A creative curriculum is an approach to learning that opens up genuine creative thinking processes in all subject areas, rather than simply seeing creativity as using the arts to illuminate or enliven a curriculum area. A creative curriculum encourages children to use their imagination and curiosity.

We must encourage creative skills in the children, not just by making the learning more memorable, but by getting children to observe, classify, hypothesize, experiment, interpret, draw conclusions from evidence and recognise patterns in events and learning. If we nurture these skills, our students are bound to benefit from them in later life.

Learning, much like life, must have investigation, discovery, invention and co-operation at the heart of it. Teaching has to be about ‘uncovering the subject’, rather than ‘covering the subject.‘ We should aim to teach our students all seven of Tony Wagner’s survival skills, not just one or two. 

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Recognising children’s abilities – all of them!

“Everybody is a genius. But if you judge a fish by its ability to climb a tree, it will live its whole life believing that it is stupid” – Unknown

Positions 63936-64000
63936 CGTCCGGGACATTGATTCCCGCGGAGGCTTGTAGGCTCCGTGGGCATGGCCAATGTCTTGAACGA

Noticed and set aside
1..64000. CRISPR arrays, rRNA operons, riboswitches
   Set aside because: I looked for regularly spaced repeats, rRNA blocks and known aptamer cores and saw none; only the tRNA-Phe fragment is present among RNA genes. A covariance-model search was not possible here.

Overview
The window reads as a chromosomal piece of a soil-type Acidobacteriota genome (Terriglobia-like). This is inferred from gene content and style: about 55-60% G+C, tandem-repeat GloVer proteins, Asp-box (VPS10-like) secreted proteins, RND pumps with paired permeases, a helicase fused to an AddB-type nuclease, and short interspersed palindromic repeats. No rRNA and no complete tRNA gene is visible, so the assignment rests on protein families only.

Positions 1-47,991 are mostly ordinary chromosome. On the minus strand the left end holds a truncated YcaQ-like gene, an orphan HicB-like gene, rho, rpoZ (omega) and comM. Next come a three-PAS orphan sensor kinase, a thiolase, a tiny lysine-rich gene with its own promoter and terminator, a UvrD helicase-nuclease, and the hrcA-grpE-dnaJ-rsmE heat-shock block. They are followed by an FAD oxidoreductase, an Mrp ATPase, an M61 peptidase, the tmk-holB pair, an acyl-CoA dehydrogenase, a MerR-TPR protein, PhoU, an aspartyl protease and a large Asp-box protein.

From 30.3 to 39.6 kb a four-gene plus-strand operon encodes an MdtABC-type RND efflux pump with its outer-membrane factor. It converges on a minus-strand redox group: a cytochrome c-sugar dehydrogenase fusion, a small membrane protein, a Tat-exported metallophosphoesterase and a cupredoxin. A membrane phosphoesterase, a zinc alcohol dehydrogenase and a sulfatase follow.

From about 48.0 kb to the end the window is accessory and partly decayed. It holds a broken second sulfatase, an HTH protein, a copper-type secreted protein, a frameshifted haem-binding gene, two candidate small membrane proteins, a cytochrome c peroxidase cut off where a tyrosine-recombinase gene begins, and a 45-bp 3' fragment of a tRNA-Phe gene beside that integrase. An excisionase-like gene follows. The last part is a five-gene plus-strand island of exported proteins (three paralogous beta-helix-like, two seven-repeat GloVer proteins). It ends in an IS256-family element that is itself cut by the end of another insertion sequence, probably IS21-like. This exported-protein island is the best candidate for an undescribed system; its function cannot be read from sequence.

Currently, our education system only tests for a few types of intelligence. We measure pupils’ academic ability to memorise and regurgitate information. We have spent decades convincing ourselves, and each other, that this is the single most important and vital skill one can possess, and, therefore, our education system should be designed to test for this.

I’ve never been lucky enough to ask him in person, but I am fairly confident that if I did get the chance to ask David Beckham whether his academic intelligence or footballing intelligence have served him best in life, he would quickly arrive at the obvious conclusion.

Not every student who wishes to is going to make it as a sportsperson, just as not every student who wants to be an actor, a musician, or a novelist will achieve those goals. It is an outdated and outmoded practice to convince our children to give up on their pursuits of a creative career and focus on academia. There are hundreds of creative careers in music, in sport, and in theatre. Whilst your students may not form the next One Direction, they might just put together the backing track to a future number one. They may not appear onstage at a West End show, but they might orchestrate the logistics making it happen.